British Labour Seeks a Foreign Policy, 1900-1940

British Labour Seeks a Foreign Policy, 1900-1940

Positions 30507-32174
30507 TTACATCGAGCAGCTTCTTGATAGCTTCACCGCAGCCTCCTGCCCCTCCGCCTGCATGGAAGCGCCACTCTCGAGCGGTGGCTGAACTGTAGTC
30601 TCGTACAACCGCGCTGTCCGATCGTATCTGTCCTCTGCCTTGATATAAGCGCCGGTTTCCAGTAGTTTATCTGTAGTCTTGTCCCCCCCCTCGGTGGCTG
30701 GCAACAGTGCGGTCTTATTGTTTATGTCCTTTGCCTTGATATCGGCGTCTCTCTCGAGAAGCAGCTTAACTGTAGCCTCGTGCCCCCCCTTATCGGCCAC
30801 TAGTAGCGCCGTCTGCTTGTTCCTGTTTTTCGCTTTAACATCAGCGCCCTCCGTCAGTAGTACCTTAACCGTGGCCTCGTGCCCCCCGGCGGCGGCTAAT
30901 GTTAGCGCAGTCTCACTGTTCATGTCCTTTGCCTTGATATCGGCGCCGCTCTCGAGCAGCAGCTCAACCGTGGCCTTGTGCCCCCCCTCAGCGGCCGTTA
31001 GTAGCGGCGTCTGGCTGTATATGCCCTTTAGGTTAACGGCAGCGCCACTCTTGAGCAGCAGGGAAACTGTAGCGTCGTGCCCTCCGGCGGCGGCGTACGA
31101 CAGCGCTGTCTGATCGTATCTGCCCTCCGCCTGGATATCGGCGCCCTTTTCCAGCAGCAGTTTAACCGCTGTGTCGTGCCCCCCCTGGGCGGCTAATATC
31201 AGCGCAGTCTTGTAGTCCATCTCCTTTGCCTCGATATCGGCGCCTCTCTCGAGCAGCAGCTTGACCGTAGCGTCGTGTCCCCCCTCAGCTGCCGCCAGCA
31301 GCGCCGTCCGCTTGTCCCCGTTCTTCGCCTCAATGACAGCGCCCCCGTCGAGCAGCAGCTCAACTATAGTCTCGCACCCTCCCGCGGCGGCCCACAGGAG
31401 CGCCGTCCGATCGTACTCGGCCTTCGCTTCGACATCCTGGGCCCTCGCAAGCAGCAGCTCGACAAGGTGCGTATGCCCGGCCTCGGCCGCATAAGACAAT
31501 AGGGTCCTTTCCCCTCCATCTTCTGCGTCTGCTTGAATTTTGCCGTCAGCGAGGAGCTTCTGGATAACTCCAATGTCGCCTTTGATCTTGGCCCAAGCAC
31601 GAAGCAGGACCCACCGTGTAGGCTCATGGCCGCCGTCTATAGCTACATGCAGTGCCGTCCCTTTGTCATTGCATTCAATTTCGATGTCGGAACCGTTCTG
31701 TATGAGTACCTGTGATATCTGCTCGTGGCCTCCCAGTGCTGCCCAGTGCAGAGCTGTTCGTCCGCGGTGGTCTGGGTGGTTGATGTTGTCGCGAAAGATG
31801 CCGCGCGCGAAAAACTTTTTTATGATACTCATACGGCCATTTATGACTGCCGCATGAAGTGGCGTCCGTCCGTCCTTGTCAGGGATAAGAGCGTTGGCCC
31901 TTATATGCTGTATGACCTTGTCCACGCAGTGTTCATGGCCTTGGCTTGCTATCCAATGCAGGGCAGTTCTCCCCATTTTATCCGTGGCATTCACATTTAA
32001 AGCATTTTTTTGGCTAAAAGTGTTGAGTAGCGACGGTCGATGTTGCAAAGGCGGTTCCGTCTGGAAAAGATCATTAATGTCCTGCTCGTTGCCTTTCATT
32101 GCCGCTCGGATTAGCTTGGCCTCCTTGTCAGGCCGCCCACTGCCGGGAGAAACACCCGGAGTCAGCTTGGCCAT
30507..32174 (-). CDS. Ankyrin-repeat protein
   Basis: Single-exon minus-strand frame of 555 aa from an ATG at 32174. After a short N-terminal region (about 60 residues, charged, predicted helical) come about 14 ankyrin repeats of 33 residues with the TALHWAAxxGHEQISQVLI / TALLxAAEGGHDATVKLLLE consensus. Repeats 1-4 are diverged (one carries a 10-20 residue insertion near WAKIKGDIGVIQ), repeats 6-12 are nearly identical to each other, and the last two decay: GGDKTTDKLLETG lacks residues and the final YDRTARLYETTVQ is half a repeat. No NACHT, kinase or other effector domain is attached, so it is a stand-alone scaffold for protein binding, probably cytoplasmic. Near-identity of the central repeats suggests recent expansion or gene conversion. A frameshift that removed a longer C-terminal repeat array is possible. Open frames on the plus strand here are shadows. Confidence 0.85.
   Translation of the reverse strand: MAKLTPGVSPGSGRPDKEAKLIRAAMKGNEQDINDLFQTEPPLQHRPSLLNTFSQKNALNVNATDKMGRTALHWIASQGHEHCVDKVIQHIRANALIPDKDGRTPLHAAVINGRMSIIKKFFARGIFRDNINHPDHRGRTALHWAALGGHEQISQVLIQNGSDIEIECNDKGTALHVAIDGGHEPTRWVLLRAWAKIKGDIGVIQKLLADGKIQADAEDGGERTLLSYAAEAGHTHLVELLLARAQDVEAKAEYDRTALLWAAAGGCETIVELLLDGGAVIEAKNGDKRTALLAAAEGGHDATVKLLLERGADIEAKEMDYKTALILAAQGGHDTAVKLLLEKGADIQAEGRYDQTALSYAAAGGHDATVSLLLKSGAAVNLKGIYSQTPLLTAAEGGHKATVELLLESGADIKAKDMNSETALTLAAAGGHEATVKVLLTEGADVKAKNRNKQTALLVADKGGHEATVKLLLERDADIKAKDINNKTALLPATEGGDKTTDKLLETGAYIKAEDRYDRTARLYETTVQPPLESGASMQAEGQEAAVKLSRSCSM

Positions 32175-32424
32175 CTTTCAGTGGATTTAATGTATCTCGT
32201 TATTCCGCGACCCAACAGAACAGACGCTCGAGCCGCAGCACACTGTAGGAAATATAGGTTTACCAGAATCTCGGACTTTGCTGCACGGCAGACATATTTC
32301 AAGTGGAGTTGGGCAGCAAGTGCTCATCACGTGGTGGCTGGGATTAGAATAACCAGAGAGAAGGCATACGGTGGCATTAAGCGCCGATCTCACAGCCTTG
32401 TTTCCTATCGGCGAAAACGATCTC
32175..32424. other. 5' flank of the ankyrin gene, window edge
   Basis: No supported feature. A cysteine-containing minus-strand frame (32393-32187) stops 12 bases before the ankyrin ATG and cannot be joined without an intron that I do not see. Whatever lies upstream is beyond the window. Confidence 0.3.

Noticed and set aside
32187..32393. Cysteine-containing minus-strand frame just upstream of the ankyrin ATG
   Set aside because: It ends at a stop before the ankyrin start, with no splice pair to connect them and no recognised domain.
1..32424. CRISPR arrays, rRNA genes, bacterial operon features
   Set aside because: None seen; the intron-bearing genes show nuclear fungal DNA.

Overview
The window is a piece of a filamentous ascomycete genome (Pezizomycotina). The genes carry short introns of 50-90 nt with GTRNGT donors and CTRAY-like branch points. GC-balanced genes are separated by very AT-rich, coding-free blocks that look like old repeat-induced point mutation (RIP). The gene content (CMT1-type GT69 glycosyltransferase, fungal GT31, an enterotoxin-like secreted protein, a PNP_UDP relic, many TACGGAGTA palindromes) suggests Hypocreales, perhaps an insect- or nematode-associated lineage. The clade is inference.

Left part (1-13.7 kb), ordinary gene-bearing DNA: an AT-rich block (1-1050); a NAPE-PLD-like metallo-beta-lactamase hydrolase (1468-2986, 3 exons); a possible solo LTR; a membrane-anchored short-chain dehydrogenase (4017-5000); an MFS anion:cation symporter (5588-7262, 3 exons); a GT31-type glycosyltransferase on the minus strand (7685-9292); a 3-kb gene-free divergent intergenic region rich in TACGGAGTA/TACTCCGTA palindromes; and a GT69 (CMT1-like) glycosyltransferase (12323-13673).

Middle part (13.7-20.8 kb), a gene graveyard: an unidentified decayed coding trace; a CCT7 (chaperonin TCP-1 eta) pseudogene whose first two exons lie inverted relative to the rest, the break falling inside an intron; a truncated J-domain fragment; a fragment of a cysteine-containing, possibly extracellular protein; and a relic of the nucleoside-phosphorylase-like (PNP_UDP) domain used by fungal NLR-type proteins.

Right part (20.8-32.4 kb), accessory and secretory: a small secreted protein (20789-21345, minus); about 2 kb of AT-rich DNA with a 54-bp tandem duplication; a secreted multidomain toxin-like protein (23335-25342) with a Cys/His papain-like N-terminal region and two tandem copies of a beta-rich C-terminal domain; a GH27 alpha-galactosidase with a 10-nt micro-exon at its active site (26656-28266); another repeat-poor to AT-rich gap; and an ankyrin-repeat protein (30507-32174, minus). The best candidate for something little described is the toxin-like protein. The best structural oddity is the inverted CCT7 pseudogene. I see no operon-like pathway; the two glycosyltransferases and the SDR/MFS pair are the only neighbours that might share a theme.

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Since World War II, the British Labour Party has played a central role in dealing with complex international issues. Achieving real power in parliament for the first time, Labour governments have acted responsibly, and are usually in accord with the views of a substantial majority of the British people. Such was not always the case. In British Labour Seeks a Foreign Policy, 1900-1940, Henry R. Winkler synthesizes twenty years' study of the subject to offer the first full-scale treatment of the Labour Party's evolution in foreign affairs. The Labour Party came into existence at the beginning of the twentieth century to deal with the domestic problems of the working class, and it showed relatively little interest in foreign policy issues. In the aftermath of World War I, however, small groups of moderates made the case against the bitter rejection of the Versailles Treaty by many in the Labour Party and the trade union movement. Most of these argued that the League of Nations could be used to remedy some of the deficiencies of the settlement and that such a League must have the sanction of force if it was to be effective. During the 1930s, the failures of the League--in the Far East, Abyssinia, Spain, and Central Europe--compelled some of its advocates to conclude that, League or no League, the threat from Nazi Germany mandated support for a program of preparedness and rearmament even under the aegis of a hated National Government. The result, by 1937, was the final formal abandonment of many of the radical illusions of the twenties and thirties, as Labour reluctantly but formally assumed a posture that enabled it to share in the governance of wartime Britain and to take a key role in dealing with the international issues that emerged in the aftermath of the Second World War. This volume contains valuable lessons on the responsibilities of political parties as well as the pros and cons of specific policies. It is essential reading for understanding Britain's later stands as its leaders tried to adjust to Britain's diminished power in the post-World War II world.show more